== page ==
8 Secrets to Success for TV Interviews

8 Secrets to Success for TV Interviews
By Cynthia Wright

Cynthia Wright, Junior Partner of Carriage Trade Public Relations and Cecilia Russo Marketing_5920

You may be asked to complete a two-minute pre-recorded news interview or appear on a live show for twenty minutes; preparing for these interview opportunities is essential.

Carriage Trade Public Relations™ and Cecilia Russo Marketing offer eight insights to ensure your success on camera:

1. Choose Your Outfit Wisely
Avoid distracting patterns or prints. We recommend bold/bright solid colors. A classic white, blue or black works well. Keep accessories to a minimum. Big, chunky or dangling jewelry can be distracting. For makeup, apply slightly bolder than you might wear day-to-day and darker lipstick. Do not wear anything too short as you may be seated on a low sofa.

2. Practice Your Sound Bites
Spend time thinking about the key points you want to get across. Practice with your media consultant answering questions. Studies have found that the average TV soundbite is around seven seconds long. Even if you’re interviewed for 10 minutes, the news station will likely edit the footage down to just a minute or two. On live interviews, the time goes much quicker than you realize; try to get all of the vital information out early. Concentrate on three points that you want to get across, and additional information will be a bonus.

3. Control Your Body Language
You’ll likely be nervous or very excited during your interview; relax. Maintain eye contact with your interviewer and avoid glancing offset. Hand gestures can help you make your point but try not to use them excessively. Cross your legs at the ankles rather than the knees. Leaning in towards the interviewer looks more flattering than leaning away from the camera. Appear confident.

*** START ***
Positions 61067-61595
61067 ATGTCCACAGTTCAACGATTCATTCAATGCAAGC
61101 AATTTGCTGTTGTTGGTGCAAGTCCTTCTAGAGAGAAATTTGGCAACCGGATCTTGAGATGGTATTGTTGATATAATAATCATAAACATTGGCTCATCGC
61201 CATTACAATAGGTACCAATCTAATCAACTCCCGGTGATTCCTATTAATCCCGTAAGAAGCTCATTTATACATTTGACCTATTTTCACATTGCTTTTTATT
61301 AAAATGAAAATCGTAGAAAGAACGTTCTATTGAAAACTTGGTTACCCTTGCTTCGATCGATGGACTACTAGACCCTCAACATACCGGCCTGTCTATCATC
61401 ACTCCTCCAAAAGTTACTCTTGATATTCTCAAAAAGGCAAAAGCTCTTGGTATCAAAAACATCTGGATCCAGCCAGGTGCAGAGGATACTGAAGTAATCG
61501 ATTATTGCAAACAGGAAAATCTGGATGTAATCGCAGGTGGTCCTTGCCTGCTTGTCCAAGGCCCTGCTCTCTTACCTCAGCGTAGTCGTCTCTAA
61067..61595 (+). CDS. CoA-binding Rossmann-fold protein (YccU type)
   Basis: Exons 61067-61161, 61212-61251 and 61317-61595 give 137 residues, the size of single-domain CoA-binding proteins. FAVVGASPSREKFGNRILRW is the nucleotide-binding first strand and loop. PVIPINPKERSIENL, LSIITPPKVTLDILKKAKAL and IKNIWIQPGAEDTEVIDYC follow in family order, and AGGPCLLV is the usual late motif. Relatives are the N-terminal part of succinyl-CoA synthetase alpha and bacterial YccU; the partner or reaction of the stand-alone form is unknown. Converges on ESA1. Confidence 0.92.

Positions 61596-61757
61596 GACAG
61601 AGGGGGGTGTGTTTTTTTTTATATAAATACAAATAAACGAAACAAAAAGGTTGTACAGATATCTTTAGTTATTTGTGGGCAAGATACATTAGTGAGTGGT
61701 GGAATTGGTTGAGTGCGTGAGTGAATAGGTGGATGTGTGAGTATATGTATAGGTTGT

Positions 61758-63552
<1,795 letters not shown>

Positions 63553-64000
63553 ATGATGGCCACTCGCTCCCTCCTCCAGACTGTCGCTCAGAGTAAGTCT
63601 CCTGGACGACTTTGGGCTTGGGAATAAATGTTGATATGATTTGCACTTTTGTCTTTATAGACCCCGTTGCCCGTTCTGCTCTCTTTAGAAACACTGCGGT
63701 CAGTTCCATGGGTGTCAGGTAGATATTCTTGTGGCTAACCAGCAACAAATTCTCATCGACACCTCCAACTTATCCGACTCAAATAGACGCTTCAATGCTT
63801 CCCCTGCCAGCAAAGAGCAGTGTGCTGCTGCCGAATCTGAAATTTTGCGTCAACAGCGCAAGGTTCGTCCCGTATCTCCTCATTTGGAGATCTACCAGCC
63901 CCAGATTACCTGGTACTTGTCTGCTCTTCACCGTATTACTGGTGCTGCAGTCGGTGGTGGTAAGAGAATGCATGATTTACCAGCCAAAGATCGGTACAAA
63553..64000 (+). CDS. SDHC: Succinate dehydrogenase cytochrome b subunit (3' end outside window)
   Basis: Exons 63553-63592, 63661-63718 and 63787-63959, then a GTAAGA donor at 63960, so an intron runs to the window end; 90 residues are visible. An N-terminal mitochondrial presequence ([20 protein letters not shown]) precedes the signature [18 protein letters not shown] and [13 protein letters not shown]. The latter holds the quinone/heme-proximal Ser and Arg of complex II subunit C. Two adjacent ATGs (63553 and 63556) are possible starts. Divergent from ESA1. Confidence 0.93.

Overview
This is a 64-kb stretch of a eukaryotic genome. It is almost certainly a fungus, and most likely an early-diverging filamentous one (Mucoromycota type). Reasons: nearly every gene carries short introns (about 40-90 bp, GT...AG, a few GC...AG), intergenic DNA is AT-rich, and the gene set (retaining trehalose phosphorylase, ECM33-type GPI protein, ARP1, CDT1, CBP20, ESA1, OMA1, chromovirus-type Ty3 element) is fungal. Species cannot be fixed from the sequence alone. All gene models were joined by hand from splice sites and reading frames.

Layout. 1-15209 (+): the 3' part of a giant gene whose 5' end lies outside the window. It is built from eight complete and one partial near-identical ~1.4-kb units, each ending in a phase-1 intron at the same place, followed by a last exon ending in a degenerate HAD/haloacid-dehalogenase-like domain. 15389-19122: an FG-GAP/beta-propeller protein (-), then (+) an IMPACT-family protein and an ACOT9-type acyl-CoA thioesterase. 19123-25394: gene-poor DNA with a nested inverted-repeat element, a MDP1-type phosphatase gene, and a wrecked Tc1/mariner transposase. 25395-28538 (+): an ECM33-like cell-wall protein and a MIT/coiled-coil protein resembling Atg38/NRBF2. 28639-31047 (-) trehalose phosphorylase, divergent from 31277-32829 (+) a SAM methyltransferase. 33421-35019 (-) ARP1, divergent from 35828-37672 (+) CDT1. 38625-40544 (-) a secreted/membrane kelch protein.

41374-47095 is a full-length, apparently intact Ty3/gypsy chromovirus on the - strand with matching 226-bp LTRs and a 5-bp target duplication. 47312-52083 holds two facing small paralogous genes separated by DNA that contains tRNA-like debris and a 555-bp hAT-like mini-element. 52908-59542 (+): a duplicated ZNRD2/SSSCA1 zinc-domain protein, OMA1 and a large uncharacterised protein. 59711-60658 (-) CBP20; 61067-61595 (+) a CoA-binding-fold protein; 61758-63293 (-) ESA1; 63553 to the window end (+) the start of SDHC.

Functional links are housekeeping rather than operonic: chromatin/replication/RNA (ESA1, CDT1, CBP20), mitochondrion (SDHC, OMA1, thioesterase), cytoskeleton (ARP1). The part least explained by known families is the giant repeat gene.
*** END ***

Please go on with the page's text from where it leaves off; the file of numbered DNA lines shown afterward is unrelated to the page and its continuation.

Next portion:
4. Slow Down Your Speech
Most people speed up their speech whenever they get excited or nervous, and sometimes this makes it very hard for the viewer to follow along. If you feel yourself speeding up, pause, take a breath, and respond slowly and clearly. This will give you time to think about what you are saying, and help you avoid those awkward “ums” and “ahs.”

5. Practice Ahead of Time
It can make you more comfortable if you practice a faux interview beforehand, either with a friend or in front of a mirror. Use a stopwatch. Film yourself and re-watch your session. This will give you an idea of how your body language comes across.

6. Forget Your Audience
If the idea of thousands of people watching you on television terrifies you, don’t think about it. Instead, focus on the fact that this interview is a conversation between you and the interviewer. Make and hold eye contact. Focus on the person asking the questions and not on the camera. The more your eyes move around, the more uncomfortable your audience will become.

7. De-stress Just Before You Go On
If you’re a nervous ball of energy before your interview, tense up all the muscles in your body for a few seconds, then release them. Close your eyes and breathe for a few seconds. Turn off your cell phone and remove any coins from your pockets. Absolutely no gum!

8. Arrive Early
Arrive at least 30 minutes early. This will give you time to relax and get used to the environment. If you rush in, the interview will come across as distracted which will reflect poorly on you.

BONUS TIP: If you are able to interject some appropriate humor, that will help make the conversation more enjoyable for the viewing audience. For most interviews, the idea is to keep things light. This can help, at times, even if the discussion is about a serious matter.

Most importantly of all, just enjoy it. It is a wonderful opportunity for anyone to get their name and business out there.

Cynthia Wright is the Junior Partner of Carriage Trade Public Relations™, Inc. and Cecilia Russo Marketing, specializes in reputation management. For more information, contact Cynthia at cynthia.wright@carriagetradepr.com

2018-12-17T15:14:50+00:00August 28th, 2018|